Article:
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Let's say I have an Image class and I want to provide some operations on the image, like scaling, rotating etc. I want to provide 2 types of functions for each operation. One that modifies the object and other that does not. In Ruby, there are functions that end in ! and indicate that this one is going to modify the argument.

Since this is not allowed in C++/Java, what would be the best naming convention. For e.g. how would you name the Mutating and non-mutating versions of img.scale()?


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Similar question: stackoverflow.com/questions/521893/… –  Johannes Schaub - litb Sep 2 '10 at 23:05
Why are you asking about C++/Java but only tag this as C++? –  FredOverflow Sep 3 '10 at 0:04
Nit, ! in ruby doesn't mean modify but that it is a dangerous version of the non-! one. Compare exit and exit! for example. –  Logan Capaldo Sep 3 '10 at 1:16

8 Answers 8

up vote 10 down vote accepted

One option would be to use Scale for the mutating version and ScaleCopy for the non-mutating version, since it returns a copy of the original with the operation performed on the copy.

Another option would be to make the non-mutating version a non-member function. For example,

Image Scale(Image im, double scale_factor) {
    return im;

I'd lean towards the non-member approach since it reduces the number of member functions in the class. To quote Herb Sutter's Monoliths Unstrung, "where possible, prefer writing functions as nonmember nonfriends."

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So the deal here is that im is copied first, then scaled and then returned as is by RVO. So, overall you have only 1 copy happening. right? –  user855 Sep 2 '10 at 23:17
@ajay, that's correct. –  Jon Reid Sep 2 '10 at 23:29
@ajay or Image& Scale(Image &im, double scale_factor) { –  Anycorn Sep 2 '10 at 23:55
@aaa: You can only return things by reference that outlive the function call. If you want to accept an image and return a modified copy of it, you must somehow make a local copy which vanishes when the function returns, so you cannot return the copy by reference. min does a completely different thing: it streams one of its parameters back to the client. (And it does this by const reference, not by reference.) However, min does not return a local variable by reference. That would be a very bad idea. –  FredOverflow Sep 3 '10 at 1:12
@FredOverflow my bad, I forgot copy requirement –  Anycorn Sep 3 '10 at 1:40

I'd probably do



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For simple verbs, I think my choice would be "Verb" for the mutator, and "asVerbed" for the non-mutator. For changed properties, I would use "setProperty" for the mutator and "withProperty" for the non-mutator.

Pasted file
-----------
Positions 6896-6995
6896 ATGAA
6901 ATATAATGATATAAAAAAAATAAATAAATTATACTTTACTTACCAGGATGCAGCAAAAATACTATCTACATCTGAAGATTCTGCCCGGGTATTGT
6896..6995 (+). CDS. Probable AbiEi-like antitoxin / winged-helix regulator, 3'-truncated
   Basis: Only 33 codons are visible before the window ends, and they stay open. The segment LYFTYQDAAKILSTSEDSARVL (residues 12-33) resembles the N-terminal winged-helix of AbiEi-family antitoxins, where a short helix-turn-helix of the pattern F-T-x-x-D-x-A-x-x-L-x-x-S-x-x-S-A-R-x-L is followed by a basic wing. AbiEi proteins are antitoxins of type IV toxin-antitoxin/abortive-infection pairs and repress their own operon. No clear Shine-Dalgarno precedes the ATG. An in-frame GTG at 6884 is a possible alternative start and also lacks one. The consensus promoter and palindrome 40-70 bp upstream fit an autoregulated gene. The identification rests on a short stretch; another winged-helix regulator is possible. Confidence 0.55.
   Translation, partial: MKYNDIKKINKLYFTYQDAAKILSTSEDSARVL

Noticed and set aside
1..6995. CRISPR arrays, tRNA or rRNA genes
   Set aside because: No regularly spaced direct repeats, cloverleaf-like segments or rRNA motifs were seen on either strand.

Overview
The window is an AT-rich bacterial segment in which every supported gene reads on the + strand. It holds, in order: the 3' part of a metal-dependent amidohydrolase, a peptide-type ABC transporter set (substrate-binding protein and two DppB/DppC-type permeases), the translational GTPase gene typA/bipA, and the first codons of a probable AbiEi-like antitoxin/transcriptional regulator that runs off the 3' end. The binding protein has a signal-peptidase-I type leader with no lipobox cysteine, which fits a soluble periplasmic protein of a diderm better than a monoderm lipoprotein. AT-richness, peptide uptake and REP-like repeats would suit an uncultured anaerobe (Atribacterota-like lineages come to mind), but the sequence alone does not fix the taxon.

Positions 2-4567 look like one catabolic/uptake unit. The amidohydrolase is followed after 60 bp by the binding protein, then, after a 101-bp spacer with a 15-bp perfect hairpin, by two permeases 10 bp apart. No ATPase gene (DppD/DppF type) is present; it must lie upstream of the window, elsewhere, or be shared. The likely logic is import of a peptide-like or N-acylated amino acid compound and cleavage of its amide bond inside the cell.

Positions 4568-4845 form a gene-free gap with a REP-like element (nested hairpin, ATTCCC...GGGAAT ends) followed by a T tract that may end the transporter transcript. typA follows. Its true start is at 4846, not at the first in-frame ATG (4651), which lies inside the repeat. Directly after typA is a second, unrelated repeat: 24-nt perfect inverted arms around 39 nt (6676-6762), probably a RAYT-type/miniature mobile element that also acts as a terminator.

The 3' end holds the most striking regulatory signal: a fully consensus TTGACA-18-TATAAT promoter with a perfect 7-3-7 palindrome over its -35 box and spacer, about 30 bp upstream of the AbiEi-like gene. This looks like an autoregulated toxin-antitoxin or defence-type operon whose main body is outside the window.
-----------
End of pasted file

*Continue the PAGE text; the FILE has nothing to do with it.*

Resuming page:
In the case of scaling, I would use "Scale" as the mutator and "asScaled" for the non-mutator.

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would you name the non-mutating versions of img.scale()?

Maybe getScaled() or createScaled().

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I don't wish to seem pedantic, but there's some possible ambiguity in there: does 'get' return me a new one that is scaled or /this one/, scaled? ..and does 'createScaled' overwrite /this one/ with a scaled image? –  JBRWilkinson Sep 3 '10 at 8:24
@JBRWilkinson If you have doubts about what the methods do, couldn't you look at the signature: I think that the immutable method needs to return the new object by value. –  ChrisW Sep 3 '10 at 8:27

Are you sure you need the mutating variant?

If you want to mutate the object, you can always just use the non-mutating one like this:

x = x.Scale();

And I suspect it'll even be just as efficient, due to the C++ compiler's aggressive inlining.

If you do want to implement both, you could name them Scale (nonmutating) and ScaleThis (mutating).

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One reason to have both mutating and non-mutating versions is that an object may define the effect of two threads trying to perform mutations simultaneously (e.g. a thread-safe queue could specify that if two threads try to write simultaneously, the result will be as if one wrote and then the other). Having two threads say myQueue = MyQueue.withAddedObject(objectToAdd) could result in one object get added and the other getting lost. –  supercat Sep 3 '10 at 0:56
Mutation is bad in two situations: (1) in languages where object mutation is strongly discouraged, for example Java; (2) when multi-threading support is needed. If an object is accessible by two threads, then mutating the object from one thread (which may, for example, change the image's dimensions) is going to cause unexpected errors in the second thread, because the second thread may not expect the dimensions of an image to change. –  rwong Sep 3 '10 at 1:35

My advice would be to wrap Scale in its own little class, and name the "getter" operator int (or operator double, or whatever you're using for it) and the "setter" operator=.

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how about python convention:

Image Image::scaled(double) const;


Image im(other, scale);
Image im = Image(other).scale(1);  // should be okay I think
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How about using a copy constructor to return an Image object based on an existing Image object but with a new scale:

Image(const Image& src, double scale);

If you want to scale and mutate the same image then you could declare a non-const method:

void setScale(double scale);

If you want to obtain the scale in a non-mutating way:

double getScale() const;
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